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Does Anybody Have a Problem with That?: The Best of Politically Incorrect
     

Does Anybody Have a Problem with That?: The Best of Politically Incorrect

by Bill Maher
 

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WITH BILL MAHER, ITS NEVER POLITICS AS USUAL!

Conservatives know what they want and they never forget it. Except for the time Reagan went to the Vietnam Memorial and shouted, Gorbachev, tear down this wall!

Heidi Fleiss and Dr. Kevorkian [are] two visionaries of American social life, the queen and king of coming and going.

The Packwood diaries

Overview

WITH BILL MAHER, ITS NEVER POLITICS AS USUAL!

Conservatives know what they want and they never forget it. Except for the time Reagan went to the Vietnam Memorial and shouted, Gorbachev, tear down this wall!

Heidi Fleiss and Dr. Kevorkian [are] two visionaries of American social life, the queen and king of coming and going.

The Packwood diaries must be pretty racy, because most of the people who read them apparently cannot wait to get to the bottom of the next page. Which, of course, was Packwoods problem, too.

"Politically Incorrect is almost single-handedly reviving political satire. . . . [It] has pulled off the rare trick of being irreverent without being irrelevant."
The New York Times

"A funny collection of jibes, jokes and tidbits from his hilarious late-night show."
Playboy


From the Trade Paperback edition.

Editorial Reviews

Library Journal
Comedy Central channel's premier talk show, Politically Incorrect, appears to have single-handedly revived political satire on television. Acerbic host Maher supplies an eclectic assortment of guests, who are goaded into quibbling, arguing, and shouting about everything from gays in the military to violence in the media. While the television show is a refreshing breath of topnotch satire, Maher's attempt to capture the essence of individual programs in this compilation of commentaries falls short of the mark. Maher has assembled some of the program's most memorable highlights, but outside the context of the programs, his tongue-in-cheek observations seem less interesting. Still, the book provides a useful record of individual programs, broadcast dates, and guests. That, coupled with the show's popularity, would make it a reasonable purchase for most libraries.Joe J. Accardi, Northeastern Illinois Univ. Lib., Chicago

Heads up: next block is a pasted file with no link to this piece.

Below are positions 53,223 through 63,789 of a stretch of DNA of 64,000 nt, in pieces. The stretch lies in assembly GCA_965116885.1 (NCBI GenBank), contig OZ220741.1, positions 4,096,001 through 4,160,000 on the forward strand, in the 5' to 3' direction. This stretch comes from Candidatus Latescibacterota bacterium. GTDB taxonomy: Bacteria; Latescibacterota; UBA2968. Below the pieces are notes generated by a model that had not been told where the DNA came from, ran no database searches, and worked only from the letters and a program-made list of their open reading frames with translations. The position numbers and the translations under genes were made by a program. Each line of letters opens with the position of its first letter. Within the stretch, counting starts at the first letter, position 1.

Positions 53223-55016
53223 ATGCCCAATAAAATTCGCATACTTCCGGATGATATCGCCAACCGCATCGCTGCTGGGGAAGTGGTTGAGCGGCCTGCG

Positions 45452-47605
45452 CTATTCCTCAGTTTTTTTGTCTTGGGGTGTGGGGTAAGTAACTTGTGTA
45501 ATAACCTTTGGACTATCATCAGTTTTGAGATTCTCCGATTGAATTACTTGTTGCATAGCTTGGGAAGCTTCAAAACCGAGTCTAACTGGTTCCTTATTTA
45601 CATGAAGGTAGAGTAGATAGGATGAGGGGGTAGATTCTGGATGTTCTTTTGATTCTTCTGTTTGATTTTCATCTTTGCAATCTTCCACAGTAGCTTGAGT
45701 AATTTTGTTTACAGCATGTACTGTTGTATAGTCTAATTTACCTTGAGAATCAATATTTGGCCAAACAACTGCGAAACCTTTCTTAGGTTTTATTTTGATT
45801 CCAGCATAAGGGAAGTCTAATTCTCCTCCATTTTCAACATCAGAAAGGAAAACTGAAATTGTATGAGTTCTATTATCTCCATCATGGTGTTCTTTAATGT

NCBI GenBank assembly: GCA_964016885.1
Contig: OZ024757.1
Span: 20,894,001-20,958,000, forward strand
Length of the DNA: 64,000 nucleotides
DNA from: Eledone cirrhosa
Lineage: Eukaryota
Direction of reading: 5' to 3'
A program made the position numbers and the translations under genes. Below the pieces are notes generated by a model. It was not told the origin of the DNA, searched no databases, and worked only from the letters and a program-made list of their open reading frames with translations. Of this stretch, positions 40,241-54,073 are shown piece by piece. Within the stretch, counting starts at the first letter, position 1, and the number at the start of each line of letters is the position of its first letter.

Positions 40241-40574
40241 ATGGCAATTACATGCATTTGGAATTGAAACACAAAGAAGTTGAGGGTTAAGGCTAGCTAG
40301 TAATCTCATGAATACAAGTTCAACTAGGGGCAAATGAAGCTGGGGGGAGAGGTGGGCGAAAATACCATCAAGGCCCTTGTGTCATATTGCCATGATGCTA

Ilene Cooper
Bill Maher's "Politically Incorrect" program on the Comedy Channel has brought a fresh breeze of irreverence to the airwaves by firmly adopting "an attitude of disgust toward unthinking, dogmatic politics of every stripe." That attitude comes through consistently here, but the organization of the book is puzzling. In one-page segments devoted to one of the show's topics ("Impeach Clarence Thomas," "Clinton Should Sleep Around" ), the text lists the guests who discussed the subject, offers a summary of Maher's "incorrect" position on it, and concludes with a quote or two, apparently from the transcripts. Some of this proves very funny ("It turns out that all those times Woody Allen talked about masturbating, he was actually having sex with his inner child" ), but we never really have a sense of what happened on the show--what the guests said or who argued with whom. Either Maher should have just collected random funny bits or attempted to re-create the interplay on the actual shows. Still, there's plenty to laugh at here, and how could anybody have a problem with that?